tip off

Grey areas reshape the Assange debate

A popular new social movement in Sweden, dedicated to exploring the “grey areas” of sexual life, has been accused of being a campaign directed at Julian Assange, with tweets between the organisers talking of naming the movement after one of his accusers, and coaching each other to “keep the story close to the Assange situation”.

The tweets seem to contradict claims by the organisers that the movement was only inspired by the Assange situation, and had no focus on it, and the leading figures are all well-connected friends of Assange case complainant Anna Ardin.

PrataOmDet (Let’s Talk About It)  has become a sensation in Sweden, since it was simultaneously launched by half a dozen leading Swedish journalists on December 20 last year.  Its website features a range of stories about sex that went wrong, sex people didn’t want but acceded to, and all points in between.

Journalist Johanna Koljonen, who co-founded the group, says that the movement began as a twitter conversation “talking to people on twitter about how difficult it is to even think about the Assange case in a rational manner”, and telling of some bad “grey area” sexual experiences. Koljonen says she took no position on the case:

Even if we’re able to unthink the troubling consequences for WikiLeaks if the allegations turn out to be true, and even if we’d by magical means find out the facts about what really happened in the contested situations, we probably still wouldn’t agree on how the facts should be interpreted.”

Asked to write it up for a newspaper, she organised a group of other writers by twitter to publish similar accounts on the same day, and needing a name for it:

I tweeted, again very casually, that this thing in the papers was happening, and mentioned that obviously anyone who wanted to start on twitter was welcome to #talkaboutit — #prataomdet. I remember thinking that we would need a hash tag for the links to the articles …”

Indeed when PrataOmDet hit the Swedish media on Monday December 20, it had the appearance of a spontaneous uprising against s-xual coercion, by a group of journalists with little prior connection.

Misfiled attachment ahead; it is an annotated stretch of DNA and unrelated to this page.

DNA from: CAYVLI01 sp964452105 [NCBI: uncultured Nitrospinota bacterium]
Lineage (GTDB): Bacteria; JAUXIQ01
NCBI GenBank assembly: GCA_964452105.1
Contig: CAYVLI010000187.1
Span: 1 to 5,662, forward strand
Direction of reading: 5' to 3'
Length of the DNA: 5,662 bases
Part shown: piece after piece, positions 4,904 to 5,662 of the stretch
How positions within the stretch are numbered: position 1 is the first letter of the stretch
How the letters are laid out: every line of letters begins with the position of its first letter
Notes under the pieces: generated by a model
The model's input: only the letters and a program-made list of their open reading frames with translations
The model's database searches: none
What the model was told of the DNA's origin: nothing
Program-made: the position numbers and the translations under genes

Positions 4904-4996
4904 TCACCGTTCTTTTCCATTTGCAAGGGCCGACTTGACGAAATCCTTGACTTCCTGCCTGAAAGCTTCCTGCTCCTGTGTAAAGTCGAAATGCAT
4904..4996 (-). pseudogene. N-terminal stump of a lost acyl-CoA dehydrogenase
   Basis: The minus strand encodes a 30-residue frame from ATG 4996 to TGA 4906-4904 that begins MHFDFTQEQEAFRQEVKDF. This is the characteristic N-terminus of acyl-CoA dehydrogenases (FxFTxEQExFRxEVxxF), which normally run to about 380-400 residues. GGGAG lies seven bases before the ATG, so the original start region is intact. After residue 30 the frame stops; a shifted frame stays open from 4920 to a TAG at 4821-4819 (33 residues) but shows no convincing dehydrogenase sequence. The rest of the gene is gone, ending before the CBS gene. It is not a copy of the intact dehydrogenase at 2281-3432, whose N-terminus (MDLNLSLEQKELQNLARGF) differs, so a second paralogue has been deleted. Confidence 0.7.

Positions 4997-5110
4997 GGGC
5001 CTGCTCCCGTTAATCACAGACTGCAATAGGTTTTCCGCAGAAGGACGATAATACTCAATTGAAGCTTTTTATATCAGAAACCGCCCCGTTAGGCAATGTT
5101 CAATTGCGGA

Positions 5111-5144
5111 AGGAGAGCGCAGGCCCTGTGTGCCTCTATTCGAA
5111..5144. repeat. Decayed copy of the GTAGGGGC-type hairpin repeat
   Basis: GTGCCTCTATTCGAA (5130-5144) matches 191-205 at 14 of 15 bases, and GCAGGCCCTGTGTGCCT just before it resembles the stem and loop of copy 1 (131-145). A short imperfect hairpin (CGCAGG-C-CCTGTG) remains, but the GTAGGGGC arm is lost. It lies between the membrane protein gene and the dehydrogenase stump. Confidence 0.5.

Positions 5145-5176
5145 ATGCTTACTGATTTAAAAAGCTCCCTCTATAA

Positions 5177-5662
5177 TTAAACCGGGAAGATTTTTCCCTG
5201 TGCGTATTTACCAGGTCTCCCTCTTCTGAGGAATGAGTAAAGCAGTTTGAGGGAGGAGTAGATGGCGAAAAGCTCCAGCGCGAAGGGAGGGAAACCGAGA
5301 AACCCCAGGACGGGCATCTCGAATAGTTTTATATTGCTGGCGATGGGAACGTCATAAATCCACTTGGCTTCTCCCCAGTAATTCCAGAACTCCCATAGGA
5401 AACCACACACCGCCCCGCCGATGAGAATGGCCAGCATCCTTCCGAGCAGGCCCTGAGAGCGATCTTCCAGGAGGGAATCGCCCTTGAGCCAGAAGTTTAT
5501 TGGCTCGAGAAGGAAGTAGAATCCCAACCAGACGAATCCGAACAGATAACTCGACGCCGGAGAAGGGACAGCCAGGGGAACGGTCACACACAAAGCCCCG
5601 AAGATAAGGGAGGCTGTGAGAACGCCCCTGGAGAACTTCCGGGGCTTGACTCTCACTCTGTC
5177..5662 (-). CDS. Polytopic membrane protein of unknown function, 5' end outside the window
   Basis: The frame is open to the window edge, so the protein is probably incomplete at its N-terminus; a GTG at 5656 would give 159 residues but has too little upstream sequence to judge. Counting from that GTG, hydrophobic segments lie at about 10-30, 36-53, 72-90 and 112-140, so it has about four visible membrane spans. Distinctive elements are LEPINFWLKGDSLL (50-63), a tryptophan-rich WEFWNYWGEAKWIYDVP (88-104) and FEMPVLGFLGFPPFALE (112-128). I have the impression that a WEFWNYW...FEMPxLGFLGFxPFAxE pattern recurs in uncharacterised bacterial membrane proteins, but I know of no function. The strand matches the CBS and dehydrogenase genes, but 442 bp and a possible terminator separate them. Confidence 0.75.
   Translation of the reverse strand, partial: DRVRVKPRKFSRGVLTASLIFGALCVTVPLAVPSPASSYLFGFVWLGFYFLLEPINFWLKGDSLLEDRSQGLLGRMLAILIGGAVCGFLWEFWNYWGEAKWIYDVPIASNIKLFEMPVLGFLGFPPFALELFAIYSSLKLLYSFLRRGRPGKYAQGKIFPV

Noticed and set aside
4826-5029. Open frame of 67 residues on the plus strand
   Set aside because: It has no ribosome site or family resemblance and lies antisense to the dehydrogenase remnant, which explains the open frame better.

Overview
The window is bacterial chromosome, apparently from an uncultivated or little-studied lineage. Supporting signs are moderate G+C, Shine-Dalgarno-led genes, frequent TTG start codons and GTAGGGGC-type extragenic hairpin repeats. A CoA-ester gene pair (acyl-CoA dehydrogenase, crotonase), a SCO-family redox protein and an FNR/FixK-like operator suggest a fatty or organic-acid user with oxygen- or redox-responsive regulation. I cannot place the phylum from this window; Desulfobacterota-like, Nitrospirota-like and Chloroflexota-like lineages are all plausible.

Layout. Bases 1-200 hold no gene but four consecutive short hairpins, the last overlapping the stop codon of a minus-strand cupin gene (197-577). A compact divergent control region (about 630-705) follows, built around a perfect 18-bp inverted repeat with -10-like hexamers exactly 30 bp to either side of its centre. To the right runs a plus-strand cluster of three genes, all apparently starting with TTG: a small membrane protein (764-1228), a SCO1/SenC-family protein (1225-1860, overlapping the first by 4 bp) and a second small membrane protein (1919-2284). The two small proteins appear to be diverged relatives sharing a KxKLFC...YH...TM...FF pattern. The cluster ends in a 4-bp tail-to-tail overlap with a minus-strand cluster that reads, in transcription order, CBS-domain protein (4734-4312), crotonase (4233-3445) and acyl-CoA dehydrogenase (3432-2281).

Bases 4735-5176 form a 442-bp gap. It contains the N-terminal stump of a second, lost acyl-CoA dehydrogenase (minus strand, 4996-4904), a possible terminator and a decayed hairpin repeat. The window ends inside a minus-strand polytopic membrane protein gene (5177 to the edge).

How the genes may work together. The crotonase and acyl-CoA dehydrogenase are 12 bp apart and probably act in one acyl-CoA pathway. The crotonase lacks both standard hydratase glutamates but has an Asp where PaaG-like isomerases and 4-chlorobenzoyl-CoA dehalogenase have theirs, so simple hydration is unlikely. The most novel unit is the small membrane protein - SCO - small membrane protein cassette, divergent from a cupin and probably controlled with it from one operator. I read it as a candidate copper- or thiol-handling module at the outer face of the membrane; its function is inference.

This was not the case. As contributors to the Swedish site Flashback discovered, the common link between many was Ardin herself, who was a twitter friend (i.e. following and followed by) to 12 of the most prominent 18 or so initial contributors to the movement.

Though Koljonen gave the impression of being at some distance from the case, she was in fact a close friend of Ardin’s, the first complainant in the case. Indeed, according to her twitter feed, she spent time with Ardin, and another woman whom police would subsequently interview as a witness, on the week Assange arrived in Sweden.

Another key organiser, Sofia Mirjamsdotter, denied knowing Ardin at all, on the collective blog Same Same But Different.

Yet her twitter feed showed that she had exchanged tweets with Ardin half a dozen times, most recently in July last year, asking about a restaurant one had attended, talking back and forth about it.

That there would be connection to Ardin was hardly earth-shattering, given the interconnections of a leftish feminist media network in Stockholm. Nevertheless, the connections, as mapped on the Flashback website were pretty striking.

Twelve of the 18 or so initial contributors to prataomdet, were twitter friends of Ardin’s, including most of the journalists who wrote and published pieces simultaneously in late December when the campaign was launched.

Yet perhaps the clearest sign that this campaign had other agendas was contained in the twitter discussion that proceeded the launch. Contrary to Koljonen’s claim that the name prataomdet came to her, one other idea was suggested:

@barsk we write various articles with a common tag of some kind. All publish about the same time. stand straight in the shit storm.
2010-12-14 21:18:47 via Twitter for iPad in reply to Barsk

… We’re aiming for Monday and must all talk to our editors, thursday latest. Regardless of what the newspapers say, we can blog on Monday
2010-12-14 22:38:19 via Twitter for iPhone

I think ‘#thanks anna’ is a nice little tag, but sounds like we’re taking a position on the issue. I like ‘I am Anna Ardin’ also but the same problem?
2010-12-14 22:41:34 via Twitter for iPhone